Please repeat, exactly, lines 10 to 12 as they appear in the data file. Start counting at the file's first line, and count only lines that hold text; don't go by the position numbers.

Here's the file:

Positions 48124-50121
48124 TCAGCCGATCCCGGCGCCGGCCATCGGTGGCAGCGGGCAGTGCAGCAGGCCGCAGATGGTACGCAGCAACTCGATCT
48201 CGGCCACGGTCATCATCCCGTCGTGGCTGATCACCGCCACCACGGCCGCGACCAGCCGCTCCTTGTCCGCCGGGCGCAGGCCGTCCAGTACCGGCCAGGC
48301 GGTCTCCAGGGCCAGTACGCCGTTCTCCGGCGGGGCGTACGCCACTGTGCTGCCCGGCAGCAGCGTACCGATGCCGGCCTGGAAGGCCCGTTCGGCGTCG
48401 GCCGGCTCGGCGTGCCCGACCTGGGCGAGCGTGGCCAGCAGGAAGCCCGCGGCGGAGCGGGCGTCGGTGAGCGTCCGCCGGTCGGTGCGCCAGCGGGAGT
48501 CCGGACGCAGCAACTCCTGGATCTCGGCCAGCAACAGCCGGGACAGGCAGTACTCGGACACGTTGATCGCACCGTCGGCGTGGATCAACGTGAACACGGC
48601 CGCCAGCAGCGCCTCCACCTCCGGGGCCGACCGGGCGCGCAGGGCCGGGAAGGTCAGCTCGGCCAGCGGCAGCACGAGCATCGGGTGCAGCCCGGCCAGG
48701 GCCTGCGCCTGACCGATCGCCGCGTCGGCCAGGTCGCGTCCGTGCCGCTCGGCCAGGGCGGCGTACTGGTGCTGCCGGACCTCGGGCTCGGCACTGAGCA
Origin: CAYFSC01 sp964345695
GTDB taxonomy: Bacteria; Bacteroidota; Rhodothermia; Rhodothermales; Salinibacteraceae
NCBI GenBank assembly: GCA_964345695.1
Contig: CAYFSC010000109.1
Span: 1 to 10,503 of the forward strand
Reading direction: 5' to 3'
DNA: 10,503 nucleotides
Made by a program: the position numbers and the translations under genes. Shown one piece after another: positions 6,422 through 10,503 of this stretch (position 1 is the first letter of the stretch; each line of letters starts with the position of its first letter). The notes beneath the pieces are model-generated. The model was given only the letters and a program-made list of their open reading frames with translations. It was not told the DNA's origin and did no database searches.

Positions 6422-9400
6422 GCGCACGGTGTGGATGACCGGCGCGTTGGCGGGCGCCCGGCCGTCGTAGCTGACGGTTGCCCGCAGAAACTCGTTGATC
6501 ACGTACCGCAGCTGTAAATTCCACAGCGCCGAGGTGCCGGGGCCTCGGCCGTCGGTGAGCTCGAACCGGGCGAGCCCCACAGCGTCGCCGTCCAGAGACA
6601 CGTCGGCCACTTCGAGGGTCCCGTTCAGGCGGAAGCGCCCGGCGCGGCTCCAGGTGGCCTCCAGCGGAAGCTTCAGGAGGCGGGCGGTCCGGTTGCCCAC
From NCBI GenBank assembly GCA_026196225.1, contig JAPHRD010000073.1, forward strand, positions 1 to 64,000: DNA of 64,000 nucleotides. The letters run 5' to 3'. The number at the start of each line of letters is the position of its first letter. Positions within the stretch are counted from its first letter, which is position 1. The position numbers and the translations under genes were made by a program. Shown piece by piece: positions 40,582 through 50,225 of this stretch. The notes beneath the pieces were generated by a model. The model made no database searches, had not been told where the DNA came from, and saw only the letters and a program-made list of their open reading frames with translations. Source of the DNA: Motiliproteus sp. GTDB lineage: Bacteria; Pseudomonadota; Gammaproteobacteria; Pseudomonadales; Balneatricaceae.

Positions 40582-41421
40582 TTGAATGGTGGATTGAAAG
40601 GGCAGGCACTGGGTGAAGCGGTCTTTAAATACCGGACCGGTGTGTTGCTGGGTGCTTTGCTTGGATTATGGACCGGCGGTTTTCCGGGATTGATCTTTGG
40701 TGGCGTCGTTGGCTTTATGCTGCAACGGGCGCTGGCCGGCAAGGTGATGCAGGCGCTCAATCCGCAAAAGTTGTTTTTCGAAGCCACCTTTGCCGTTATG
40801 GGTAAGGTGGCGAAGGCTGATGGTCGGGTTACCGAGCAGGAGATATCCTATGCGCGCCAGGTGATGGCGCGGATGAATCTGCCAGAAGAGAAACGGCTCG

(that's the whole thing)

GTDB taxonomy: Bacteria; Bacteroidota; Rhodothermia; Rhodothermales; Salinibacteraceae
NCBI GenBank assembly: GCA_964345695.1
Contig: CAYFSC010000109.1